The Movie Collective plan involves shifting how equity investment in movies is made – by crowdfunding the equity investment into a slate of movies – rather than bringing in a large equity investor into a single project.
That’s it. It’s quite simple. And it’s made possible by equity crowdfunding platform www.Crowdcube.com
How does this compare with film finance across the industry? Here is an overview.
At the very top end of the business is the studio system. Collectively, studios borrow billions of dollars to make some really big films with huge budgets. Lately, the studio system has made less movies but with even bigger budgets. Their focus has been remakes and comic book super hero franchises. A movie studio might borrow $1bn in a year from a large financial institutions and hope to make £1.2 or $1.3bn – thus a profit of $300m.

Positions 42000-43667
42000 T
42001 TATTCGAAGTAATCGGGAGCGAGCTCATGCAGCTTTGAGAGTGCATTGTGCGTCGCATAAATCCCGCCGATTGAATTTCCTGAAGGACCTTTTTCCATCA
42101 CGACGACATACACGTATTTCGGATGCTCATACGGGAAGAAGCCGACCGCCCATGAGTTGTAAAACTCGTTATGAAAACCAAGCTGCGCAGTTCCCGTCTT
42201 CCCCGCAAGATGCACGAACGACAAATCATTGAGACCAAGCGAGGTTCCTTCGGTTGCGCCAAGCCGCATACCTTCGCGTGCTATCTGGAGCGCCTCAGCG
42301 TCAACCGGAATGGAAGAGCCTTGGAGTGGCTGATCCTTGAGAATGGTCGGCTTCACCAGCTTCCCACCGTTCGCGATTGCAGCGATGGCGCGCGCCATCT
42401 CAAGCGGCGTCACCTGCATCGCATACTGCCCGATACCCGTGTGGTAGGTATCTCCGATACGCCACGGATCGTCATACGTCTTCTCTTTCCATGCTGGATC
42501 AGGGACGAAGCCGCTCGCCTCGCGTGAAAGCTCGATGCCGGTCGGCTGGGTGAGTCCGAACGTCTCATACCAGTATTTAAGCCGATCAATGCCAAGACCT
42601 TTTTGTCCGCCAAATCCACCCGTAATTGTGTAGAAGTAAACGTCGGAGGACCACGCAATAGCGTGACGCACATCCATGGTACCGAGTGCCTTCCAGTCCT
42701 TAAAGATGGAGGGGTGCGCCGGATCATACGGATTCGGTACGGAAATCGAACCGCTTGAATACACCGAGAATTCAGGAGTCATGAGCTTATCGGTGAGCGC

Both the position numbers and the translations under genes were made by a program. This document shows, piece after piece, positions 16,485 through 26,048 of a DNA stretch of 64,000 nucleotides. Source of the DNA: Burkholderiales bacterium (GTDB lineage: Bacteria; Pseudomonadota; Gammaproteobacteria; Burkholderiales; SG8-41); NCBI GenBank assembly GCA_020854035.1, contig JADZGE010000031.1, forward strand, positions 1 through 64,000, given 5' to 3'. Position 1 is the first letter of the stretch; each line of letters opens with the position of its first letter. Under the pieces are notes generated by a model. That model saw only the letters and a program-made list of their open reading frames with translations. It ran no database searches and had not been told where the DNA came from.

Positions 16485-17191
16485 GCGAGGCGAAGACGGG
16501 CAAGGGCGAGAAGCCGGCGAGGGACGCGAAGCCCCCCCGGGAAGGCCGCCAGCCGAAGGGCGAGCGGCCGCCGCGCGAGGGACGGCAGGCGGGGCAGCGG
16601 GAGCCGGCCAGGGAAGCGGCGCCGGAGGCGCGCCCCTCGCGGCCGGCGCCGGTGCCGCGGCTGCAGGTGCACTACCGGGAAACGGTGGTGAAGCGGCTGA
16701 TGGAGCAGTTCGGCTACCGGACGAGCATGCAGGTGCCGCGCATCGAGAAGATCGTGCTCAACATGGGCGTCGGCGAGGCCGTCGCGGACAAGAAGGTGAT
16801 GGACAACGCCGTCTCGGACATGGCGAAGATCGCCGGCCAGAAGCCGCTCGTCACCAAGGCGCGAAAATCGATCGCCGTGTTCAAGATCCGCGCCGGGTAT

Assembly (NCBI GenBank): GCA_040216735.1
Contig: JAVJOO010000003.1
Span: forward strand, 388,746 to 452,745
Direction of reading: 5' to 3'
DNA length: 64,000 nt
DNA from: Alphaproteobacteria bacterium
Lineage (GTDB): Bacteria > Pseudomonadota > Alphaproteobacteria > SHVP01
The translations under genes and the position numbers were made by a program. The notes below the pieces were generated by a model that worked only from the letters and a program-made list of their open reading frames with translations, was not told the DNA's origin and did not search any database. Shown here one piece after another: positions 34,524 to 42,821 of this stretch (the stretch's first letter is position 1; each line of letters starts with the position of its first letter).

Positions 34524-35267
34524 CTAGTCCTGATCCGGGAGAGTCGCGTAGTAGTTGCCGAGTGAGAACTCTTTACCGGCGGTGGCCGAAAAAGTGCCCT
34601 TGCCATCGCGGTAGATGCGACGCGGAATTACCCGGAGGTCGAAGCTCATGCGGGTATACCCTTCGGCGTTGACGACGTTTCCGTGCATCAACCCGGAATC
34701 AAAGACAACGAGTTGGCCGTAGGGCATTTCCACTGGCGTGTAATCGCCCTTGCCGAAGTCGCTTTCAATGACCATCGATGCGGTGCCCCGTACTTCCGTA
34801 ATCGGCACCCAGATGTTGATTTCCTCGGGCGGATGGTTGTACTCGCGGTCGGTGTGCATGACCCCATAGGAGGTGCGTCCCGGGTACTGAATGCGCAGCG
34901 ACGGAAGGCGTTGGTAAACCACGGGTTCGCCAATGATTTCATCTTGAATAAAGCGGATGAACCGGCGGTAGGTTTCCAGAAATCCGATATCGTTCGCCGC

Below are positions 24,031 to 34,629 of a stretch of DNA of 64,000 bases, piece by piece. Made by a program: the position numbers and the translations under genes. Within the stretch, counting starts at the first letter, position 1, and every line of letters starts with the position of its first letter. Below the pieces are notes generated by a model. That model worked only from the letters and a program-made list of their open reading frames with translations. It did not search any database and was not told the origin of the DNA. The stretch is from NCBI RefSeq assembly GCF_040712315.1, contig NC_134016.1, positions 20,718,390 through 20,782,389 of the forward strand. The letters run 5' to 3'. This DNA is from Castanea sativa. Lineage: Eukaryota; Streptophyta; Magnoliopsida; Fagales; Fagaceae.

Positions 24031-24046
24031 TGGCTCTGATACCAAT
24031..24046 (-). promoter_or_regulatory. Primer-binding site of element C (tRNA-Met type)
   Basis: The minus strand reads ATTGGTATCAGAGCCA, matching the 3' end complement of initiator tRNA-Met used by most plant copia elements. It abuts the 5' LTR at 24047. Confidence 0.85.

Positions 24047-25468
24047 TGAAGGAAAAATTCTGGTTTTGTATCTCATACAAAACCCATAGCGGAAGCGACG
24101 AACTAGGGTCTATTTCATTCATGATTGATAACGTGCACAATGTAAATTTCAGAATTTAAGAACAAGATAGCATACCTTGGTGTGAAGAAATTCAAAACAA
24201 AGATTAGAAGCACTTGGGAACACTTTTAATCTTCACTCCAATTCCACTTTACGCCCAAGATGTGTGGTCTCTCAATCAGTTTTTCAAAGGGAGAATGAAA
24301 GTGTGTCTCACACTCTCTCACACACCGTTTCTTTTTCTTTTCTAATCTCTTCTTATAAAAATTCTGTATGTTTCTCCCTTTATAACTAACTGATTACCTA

It makes sense for the larger studios to keep making the comic book hero movies, and keep remaking them as long as people turn up to see them. It’s been a great strategy so far and it will work as long as the comic book genre keeps audiences hooked.
Below this, the mid-range dramas, love stories, thriller and character studies that studios used to make, have been made and continue to be made by the agency packaged model. This is something that Cassian helped pioneer when he was at William Morris.
I always used to wonder how these films with big stars were still labelled as independent. They had all the production values and talent of a studio film but were still labelled independent. But they are independent and made possible by the collaboration of very talented people in the business. And they had to be made by someone, once the studios took their focus away from them. And interestingly, some of these films have started off in the studio system and some end up back at the studio system for their release.